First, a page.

air. This should result in a changeover from rain to snow and
potential for some very light accumulations primarily from central
through northeast MO into west central Illinois. The tightening surface
pressure gradient will support both increasingly gusty southerly
winds ahead of the front, and strong/gusty west-northwest winds in
the wake of the cold front and lifting surface low.

A seasonably cold day is expected on Tuesday with near normal
temperatures. Deep cyclonic flow will be present through the morning
with slow clearing of clouds, gusty northwest winds, and weak cold air advection. A
low-amplitude short wave will track across the upper-mid MS valley
within the west-northwest flow aloft on Tuesday night, however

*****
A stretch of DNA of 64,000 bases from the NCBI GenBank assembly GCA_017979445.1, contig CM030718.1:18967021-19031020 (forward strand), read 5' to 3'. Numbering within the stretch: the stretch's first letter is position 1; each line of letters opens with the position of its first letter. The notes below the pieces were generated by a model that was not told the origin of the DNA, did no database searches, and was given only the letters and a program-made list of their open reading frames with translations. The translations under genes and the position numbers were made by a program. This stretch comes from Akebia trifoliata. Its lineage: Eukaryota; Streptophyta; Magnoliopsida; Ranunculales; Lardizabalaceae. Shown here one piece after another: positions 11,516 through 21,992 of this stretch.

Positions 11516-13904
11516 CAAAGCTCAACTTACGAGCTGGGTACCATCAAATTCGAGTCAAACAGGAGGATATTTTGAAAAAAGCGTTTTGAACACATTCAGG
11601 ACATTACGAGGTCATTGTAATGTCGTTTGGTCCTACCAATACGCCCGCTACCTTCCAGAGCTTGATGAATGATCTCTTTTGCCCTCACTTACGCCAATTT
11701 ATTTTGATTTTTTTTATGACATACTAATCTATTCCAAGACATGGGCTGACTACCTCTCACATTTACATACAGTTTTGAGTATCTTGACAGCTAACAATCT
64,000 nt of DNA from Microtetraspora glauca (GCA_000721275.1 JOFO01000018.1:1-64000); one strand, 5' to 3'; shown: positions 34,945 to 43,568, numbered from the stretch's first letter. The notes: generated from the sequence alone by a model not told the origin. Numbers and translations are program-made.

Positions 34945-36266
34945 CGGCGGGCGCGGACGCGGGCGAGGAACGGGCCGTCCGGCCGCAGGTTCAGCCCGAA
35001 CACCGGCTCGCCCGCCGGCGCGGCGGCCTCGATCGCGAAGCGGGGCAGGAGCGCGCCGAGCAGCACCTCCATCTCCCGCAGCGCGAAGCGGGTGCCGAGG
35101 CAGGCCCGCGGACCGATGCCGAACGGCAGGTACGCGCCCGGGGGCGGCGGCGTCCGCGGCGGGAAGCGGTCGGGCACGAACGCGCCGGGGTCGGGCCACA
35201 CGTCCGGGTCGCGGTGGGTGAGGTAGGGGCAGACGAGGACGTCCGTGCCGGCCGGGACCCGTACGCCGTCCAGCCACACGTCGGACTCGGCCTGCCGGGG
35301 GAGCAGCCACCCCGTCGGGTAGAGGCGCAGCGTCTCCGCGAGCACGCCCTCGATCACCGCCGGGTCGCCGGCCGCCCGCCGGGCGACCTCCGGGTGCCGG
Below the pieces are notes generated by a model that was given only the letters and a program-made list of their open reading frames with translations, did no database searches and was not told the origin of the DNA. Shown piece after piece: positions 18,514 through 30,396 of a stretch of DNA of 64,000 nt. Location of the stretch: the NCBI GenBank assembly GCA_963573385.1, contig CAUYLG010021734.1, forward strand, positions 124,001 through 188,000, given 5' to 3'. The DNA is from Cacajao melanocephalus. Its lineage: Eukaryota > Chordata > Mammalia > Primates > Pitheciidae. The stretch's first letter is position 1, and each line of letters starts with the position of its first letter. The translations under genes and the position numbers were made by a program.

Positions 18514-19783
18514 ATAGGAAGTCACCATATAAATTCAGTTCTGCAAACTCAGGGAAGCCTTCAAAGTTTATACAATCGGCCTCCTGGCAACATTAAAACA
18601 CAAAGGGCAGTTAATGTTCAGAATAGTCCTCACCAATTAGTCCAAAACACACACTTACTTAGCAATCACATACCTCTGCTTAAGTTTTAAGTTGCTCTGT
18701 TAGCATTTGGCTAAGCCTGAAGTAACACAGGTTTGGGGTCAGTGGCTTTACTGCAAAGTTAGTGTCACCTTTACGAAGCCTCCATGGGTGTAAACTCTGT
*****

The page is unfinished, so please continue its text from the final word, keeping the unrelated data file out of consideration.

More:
present indications are that little if any precipitation will
accompany it. Weak surface high pressure will then drift east across
the area on Wednesday with temperatures beginning to moderate. A
better warm-up will proceed during the later part of the week as a
pattern change progresses with ridging aloft on Thursday and the
return of south-southwest low level flow/waa. A progressive long
wave trof will evolve over the western U.S. Heading into Friday
and this will bring the return of southwest flow aloft. Presently
the European model (ecmwf) and GFS disagree on timing/location of a lead impulse
tracking into the area within the southwest flow on Friday and any
associated precipitation potential. Moisture return at that point
is weak despite a prominent warm air advection regime. Current timing in the
models would have a much better chance of rain Friday night into
Saturday as the upper trof moves into the plains bringing a series
of weak impulse across the area, an advancing cold front, and
improved moisture transport.

Glass

&&

Aviation... (for the 12z tafs through 12z Monday morning)
issued at 525 am CST sun Jan 21 2018